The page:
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I suppose. It just feels a little condescending after a while. –  Barmar Jul 3 '13 at 19:22
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I just failed my first audit by clicking "no action needed", on an answer that had already been deleted, which I knew by clicking through to the full question. Because my understanding of reviewing was to recommend future action (or to take action myself), I concluded that the problem had already been resolved, so no further action was needed. Have I misunderstood the purpose of reviewing, such that I shouldn't be looking at the live post to see the current state of affairs in its larger context? Is my misunderstanding of a different flavour? Advice/clarification would be appreciated. –  nmjk Jul 8 '13 at 19:52
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Is it theoretically possible for the random algorithm to generate helpful edit suggestions? And, if that happens to me, can that be taken as conclusive proof that this is the matrix, and I am the Chosen One? –  root Aug 15 '13 at 16:47
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I was thinking about posting a new question, but hopefully a comment here will suffice. My problem with this is that I sometimes want to view some close reasons, which I can do before closing, except when these tests occur. I wanted to check if something was a duplicate by opening the close dialog, but was then "busted". –  ᴋᴇʏsᴇʀ Aug 16 '13 at 14:11
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@Keyser Don't worry about occasionally hitting them as long as you're actually paying attention. Nothing bad will happen if you do that once in a while, it's sort of expected. –  Tim Post Aug 16 '13 at 14:27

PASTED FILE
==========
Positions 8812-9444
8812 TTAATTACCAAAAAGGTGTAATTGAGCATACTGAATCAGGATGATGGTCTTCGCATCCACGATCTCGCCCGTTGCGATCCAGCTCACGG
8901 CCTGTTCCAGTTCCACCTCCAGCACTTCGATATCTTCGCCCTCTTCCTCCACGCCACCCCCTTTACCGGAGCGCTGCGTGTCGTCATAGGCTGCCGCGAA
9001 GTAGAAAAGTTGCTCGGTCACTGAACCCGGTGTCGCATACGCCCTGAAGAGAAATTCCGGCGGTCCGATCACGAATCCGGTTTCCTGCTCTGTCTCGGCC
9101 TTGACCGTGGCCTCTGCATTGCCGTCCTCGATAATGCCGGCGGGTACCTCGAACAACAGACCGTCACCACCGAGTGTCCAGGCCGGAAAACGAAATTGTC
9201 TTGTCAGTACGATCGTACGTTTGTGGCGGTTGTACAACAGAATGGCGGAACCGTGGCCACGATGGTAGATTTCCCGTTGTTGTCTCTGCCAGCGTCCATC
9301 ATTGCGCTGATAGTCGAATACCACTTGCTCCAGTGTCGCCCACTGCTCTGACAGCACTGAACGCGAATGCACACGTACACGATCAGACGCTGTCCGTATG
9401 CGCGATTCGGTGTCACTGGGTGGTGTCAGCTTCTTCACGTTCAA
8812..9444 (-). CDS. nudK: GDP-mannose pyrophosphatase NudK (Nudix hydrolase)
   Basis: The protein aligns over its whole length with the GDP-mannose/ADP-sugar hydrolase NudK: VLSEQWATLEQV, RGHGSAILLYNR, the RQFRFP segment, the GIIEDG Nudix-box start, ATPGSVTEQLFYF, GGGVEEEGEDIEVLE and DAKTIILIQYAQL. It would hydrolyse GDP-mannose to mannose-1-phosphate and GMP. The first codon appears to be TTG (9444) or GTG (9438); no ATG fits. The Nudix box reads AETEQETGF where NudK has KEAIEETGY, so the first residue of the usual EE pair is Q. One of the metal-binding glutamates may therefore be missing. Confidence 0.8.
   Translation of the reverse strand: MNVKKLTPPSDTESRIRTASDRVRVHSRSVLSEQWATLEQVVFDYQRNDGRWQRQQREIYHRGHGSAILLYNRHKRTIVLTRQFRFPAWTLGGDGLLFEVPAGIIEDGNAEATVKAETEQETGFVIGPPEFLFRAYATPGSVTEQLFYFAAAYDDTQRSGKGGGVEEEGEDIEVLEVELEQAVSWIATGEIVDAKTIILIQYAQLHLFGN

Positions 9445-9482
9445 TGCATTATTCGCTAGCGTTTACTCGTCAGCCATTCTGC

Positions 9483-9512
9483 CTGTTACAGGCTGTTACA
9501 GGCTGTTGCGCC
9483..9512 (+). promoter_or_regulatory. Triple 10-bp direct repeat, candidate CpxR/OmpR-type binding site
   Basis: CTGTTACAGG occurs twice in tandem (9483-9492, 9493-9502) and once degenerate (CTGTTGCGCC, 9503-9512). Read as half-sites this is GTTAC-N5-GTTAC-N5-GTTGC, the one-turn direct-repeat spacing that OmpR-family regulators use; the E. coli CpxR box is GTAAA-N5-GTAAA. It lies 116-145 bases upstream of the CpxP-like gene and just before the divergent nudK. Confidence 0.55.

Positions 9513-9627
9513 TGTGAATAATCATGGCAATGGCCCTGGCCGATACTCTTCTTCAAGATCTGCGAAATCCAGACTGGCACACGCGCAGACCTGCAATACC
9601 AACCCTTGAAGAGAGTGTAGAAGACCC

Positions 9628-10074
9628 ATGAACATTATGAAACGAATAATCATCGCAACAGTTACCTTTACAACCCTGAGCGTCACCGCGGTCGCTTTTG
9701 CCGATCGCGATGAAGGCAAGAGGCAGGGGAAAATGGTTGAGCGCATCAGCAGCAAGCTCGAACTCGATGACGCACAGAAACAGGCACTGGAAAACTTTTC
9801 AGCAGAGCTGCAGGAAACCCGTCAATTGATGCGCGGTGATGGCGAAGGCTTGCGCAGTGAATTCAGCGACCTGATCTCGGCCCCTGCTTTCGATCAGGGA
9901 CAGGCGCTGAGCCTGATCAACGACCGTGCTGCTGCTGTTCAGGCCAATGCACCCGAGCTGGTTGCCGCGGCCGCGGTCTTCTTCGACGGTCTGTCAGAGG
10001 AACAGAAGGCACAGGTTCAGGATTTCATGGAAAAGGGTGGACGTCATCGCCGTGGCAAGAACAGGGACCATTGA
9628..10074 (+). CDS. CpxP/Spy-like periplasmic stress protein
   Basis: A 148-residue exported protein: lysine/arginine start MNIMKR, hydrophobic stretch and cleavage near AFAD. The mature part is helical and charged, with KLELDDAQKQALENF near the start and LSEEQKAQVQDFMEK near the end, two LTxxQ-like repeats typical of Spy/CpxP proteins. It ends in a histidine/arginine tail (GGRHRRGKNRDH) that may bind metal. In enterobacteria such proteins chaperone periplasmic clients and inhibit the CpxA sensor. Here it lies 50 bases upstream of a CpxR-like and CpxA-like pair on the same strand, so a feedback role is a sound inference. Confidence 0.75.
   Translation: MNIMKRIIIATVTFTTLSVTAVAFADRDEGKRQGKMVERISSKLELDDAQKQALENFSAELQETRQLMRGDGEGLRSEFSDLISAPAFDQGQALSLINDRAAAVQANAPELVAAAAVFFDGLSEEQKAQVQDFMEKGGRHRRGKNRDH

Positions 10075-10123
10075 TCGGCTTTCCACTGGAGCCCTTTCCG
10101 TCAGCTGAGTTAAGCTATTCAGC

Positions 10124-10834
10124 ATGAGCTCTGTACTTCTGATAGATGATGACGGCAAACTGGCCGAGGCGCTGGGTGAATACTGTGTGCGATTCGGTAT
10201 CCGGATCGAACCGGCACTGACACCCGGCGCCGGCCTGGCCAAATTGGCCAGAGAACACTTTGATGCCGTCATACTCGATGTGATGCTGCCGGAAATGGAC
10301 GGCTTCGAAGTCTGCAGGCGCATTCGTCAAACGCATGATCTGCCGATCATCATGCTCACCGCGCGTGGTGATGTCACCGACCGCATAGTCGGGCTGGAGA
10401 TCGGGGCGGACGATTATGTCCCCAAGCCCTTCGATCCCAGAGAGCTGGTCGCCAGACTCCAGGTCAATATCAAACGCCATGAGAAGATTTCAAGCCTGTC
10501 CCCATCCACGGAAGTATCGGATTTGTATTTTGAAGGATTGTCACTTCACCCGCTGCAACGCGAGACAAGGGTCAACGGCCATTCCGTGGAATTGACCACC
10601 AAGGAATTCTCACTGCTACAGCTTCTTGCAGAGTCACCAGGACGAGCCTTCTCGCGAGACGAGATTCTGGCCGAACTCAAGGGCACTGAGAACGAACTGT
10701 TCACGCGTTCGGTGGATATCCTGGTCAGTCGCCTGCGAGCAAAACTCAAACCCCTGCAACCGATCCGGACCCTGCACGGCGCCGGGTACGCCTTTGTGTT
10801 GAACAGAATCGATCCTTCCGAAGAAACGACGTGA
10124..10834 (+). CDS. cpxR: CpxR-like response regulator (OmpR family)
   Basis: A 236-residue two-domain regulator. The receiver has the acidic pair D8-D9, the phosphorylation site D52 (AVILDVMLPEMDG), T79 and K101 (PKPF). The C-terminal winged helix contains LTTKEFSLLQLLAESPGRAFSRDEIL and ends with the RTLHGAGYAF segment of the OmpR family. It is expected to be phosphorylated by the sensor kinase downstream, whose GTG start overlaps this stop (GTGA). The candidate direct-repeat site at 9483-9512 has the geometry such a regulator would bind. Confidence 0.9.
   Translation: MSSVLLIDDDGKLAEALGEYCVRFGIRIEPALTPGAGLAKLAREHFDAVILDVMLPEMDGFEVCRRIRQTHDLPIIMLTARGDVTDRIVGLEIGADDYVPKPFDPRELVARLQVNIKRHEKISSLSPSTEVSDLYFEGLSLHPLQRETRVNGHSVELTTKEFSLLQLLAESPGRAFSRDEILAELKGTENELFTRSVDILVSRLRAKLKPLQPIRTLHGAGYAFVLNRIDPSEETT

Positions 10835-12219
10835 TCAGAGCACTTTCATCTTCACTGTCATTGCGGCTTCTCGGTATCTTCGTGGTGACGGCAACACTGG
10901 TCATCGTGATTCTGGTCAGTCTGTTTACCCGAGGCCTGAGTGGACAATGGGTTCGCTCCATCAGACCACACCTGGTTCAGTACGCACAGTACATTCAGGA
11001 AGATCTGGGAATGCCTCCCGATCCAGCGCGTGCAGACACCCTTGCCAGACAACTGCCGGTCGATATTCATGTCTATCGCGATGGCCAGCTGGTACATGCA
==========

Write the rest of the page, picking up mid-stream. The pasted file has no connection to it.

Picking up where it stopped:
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Pffiew, happy to have read this. (I failed an audit because I was curious how much close votes an obvious good question got.) –  NGLN Nov 22 '13 at 21:50
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@dtech Your point, that reviews should not be based on what others think, is correct. However, consider this case: I notice a question has had close votes, but see nothing wrong with it. Before I comment "this post is fine", I'd like to see why it was close-voted in the first place. For instance, it's considered a duplicate, and maybe it is? So I take a look at the linked post to double-check. It is only then that I can decide whether the post truly was a duplicate, or if people may have misjudged the post; maybe they only look similar, but actually ask 2 different things? –  Nolonar Jan 29 at 23:28
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I would very much like an "I respectfully disagree" button added to the failure dialog. I suppose it may be a character flaw, but if someone solicits my opinion (as SO does by asking me to review things), and then tells me I'm wrong, I expect a chance to argue my position. It just seems polite. –  MrTheWalrus Apr 3 at 23:25